VOICE was an official selection of Hong Kong Arthouse Film Festival, 2017, and received an Honorable Mention from LA Underground Film Forum in 2016. Since 2015, VOICE festival cuttings have screened in venues and festivals around the world – London, Marrakech, Berlin, Barcelona, Milan – including VisualContainer TV, HearteartH Project, International Video Art Exchange Program, and CM Projects’ Chemcraft Exhibit. Most recently (2017), VOICE FESTIVAL CUTTING 3 was selected by Underground FilmFest and Black Underground FilmFest, and given an Honorable Mention nod by Experimental Film Forum (Los Angeles).
I made this movie all by myself in my livingroom except for 2 follow shots by my husband. I created the montages. I created the sounds using my own voice and everyday sounds in my environment. There are 24 teasers in this Vimeo album:
“This is called Voice because she has a lot to say. And she makes you think.” Pamela Pitt review.
A limited edition of professionally authored DVDs is available on Etsy and Saatchi Art. Prices on my art films are equivalent to moderate prices on artist’s prints and or unique drawings and small paintings and sculpture.
Shortly after I made this #greenscreenart #video, I upgraded to #HighSierra, which is incompatible with my favorite editor, #FinalCutExpress4. I had to strip my OS, downgrade to #ElCapitan and reinstall Final Cut Express. I can’t open any of the timelines I created prior to this “disaster”. However, since this video has three layers of keyed clips (i.e., first I keyed out the green the figure is wearing, and in a new file, keyed out the red backdrop, etc.) I had begun creating #AppleProResHQ files to used as my #source on different layers of the #timeline. It is so interesting how habits you develop as part of your #process, no matter what your practice (art, writing, law, business) can sometimes save your ass.
[I laughed when I first saw this review the morning after the show opened at Lorraine Hansberry Theatre. My husband and the director, as well as my friends were enraged – though a few appreciated my dark sense of humor enough to understand why I laughed. My mother said, “Well, she just didn’t know what she was talking about.”
My mother was right: 30-seconds matters when you stand up to your aggressor, his threats escalate and noone in a crowded elevator will have your back.]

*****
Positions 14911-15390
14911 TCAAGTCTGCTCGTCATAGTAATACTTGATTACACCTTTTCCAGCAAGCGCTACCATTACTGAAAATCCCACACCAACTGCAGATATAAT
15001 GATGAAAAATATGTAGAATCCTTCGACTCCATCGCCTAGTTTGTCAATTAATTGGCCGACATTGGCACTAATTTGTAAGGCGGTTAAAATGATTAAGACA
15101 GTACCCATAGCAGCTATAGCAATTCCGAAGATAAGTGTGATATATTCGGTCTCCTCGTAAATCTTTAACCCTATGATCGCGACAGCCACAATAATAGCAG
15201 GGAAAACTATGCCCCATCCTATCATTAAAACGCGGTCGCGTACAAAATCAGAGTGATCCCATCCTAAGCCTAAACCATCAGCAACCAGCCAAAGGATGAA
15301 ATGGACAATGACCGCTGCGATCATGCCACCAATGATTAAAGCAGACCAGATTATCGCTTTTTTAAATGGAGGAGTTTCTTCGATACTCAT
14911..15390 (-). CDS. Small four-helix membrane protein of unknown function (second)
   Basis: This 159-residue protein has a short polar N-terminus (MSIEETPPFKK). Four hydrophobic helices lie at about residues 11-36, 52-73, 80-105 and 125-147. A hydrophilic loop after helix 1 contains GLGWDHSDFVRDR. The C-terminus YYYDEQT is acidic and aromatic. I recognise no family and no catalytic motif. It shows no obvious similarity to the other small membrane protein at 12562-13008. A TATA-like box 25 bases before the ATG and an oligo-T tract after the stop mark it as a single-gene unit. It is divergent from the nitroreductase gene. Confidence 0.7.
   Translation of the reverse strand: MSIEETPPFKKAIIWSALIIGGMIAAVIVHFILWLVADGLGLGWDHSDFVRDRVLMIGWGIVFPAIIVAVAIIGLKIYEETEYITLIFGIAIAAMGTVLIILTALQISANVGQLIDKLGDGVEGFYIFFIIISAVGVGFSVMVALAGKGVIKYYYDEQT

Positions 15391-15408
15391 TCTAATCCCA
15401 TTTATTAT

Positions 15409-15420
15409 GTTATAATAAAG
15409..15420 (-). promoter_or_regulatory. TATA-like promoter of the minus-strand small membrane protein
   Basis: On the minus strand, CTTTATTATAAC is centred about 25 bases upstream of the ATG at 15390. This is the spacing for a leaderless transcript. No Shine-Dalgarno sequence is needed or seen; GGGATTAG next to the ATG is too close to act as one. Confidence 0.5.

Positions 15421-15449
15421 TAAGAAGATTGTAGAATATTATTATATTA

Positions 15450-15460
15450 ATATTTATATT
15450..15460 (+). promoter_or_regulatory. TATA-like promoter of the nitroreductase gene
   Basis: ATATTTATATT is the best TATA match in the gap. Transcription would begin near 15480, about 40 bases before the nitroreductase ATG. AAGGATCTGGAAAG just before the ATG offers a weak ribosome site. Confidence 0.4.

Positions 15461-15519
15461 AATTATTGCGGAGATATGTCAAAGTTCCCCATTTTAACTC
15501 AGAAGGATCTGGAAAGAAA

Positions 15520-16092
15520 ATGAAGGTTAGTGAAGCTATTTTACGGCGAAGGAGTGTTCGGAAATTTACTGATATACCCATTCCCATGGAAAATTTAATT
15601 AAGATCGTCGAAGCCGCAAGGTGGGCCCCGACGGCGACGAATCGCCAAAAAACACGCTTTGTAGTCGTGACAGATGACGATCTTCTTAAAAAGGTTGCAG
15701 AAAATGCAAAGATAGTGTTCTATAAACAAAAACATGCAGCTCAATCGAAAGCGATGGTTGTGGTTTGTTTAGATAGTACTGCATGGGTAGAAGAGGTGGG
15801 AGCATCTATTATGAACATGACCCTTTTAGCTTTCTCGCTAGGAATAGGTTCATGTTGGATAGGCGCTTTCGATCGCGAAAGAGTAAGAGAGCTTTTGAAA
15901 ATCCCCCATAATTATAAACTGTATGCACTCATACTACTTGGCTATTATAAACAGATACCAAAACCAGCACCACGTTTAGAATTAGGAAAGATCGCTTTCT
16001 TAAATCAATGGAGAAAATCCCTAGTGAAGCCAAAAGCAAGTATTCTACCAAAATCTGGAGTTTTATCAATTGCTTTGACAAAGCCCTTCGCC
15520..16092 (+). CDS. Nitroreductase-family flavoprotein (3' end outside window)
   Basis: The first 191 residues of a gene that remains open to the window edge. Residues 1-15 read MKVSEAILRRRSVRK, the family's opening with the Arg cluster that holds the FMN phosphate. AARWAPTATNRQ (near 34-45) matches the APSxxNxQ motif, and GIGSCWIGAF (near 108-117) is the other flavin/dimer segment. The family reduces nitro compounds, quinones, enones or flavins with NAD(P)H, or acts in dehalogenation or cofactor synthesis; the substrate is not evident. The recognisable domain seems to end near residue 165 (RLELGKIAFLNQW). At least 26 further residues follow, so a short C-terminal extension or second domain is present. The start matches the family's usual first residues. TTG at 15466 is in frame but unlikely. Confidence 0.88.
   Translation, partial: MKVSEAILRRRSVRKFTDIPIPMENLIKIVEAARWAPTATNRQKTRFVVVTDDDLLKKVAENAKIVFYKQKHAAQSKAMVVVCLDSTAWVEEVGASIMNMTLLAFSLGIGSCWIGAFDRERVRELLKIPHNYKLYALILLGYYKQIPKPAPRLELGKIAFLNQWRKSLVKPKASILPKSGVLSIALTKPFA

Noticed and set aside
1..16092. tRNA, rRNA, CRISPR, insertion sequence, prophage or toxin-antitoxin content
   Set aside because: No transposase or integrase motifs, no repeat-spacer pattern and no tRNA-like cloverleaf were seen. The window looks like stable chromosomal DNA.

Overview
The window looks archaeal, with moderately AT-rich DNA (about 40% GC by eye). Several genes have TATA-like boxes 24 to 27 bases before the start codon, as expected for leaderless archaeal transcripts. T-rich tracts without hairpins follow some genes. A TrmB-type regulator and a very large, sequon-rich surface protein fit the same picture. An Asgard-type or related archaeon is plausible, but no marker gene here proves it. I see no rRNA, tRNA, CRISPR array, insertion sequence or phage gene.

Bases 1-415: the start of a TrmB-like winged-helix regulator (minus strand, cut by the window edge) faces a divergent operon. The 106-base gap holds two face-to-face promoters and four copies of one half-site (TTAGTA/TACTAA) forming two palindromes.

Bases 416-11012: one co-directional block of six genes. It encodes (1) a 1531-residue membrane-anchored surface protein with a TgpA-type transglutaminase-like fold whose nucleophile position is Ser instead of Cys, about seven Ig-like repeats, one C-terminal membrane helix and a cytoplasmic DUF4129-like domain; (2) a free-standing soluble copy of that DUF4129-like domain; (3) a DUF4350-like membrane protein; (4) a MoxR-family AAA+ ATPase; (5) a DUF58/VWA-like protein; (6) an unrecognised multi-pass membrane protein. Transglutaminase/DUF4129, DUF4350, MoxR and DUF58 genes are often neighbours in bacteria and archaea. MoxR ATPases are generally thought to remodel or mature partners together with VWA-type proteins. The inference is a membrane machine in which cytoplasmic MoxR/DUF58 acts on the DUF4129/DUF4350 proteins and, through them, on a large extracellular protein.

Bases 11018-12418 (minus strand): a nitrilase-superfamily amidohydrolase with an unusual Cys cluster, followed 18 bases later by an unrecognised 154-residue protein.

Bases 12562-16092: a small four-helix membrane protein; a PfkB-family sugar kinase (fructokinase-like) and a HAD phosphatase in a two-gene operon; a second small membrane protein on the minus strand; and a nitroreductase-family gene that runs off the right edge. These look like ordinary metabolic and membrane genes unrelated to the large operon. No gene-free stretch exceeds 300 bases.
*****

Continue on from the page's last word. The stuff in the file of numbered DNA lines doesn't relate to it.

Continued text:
February 21, 1994
‘CUSTARD PIE’ DOESN’T CUT IT: 30-SECOND INCIDENT IS THIN FODDER FOR PERFORMANCE ART
Author: JUDITH GREEN, Mercury News Theater Writer
“INDIGO Lady” persuaded me that Nena St. Louis was a writer to watch. But “Essays on Anger and Custard Pie” proves she’s not a performance artist.
Moreover, just as one swallow does not a summer make, one fine piece does not keep a writer immune from cliches, purple patches and inflation — the tendency of performance art in general to make something out of nothing.
“Custard Pie,” which leads the 1994 “Lift Every Voice” festival at the Lorraine Hansberry Theater, makes far too much out of a 30-second incident of sexual harassment in an elevator. St. Louis plays herself, three junior executives and a wealthy client, three secretaries, two street toughs who leer at her and a timid black woman who effaces herself against the paneling.
She also plays the spirit of her feisty great-grandmother, whose custard pie, a remedy for pre-menstrual blues, was a family tradition. (Beating eggs for the custard worked off the tension and eased the cramps.) However, the spirit visits her as the result of a piece of custard pie at lunch, so St. Louis prefaces Grandmother Lilly Griggs’ remarks with a belch, which grows more and more unlovely with repetition.
That’s the first half, which is tolerable. In the second, a nightmare sequence, all these characters come back and visit.
The elevator incident can’t carry the kind of spiritual or social epiphany with which St. Louis burdens it. Besides this, the piece is grossly overwritten and the characters shallow. As an example of both, she calls the junior executives, who won’t defend her against the mashers, “the cowardly curs they surely were” — a lot of bad writing for such a short passage!
The piece has improved (some) since I saw its first draft last fall at the Marsh, and the hand of director Ifa Bayeza is apparent in the staging and, especially, the lighting, which isolates St. Louis in the elevator or her own bedroom, as need be. But the director can’t create an actor where there isn’t one. St. Louis’ mugs and grimaces aren’t acting, and her girlish voice hasn’t enough color or texture for character.
Nena St. Louis wrote “Essays on Anger and Custard Pie” — and tries to act it.”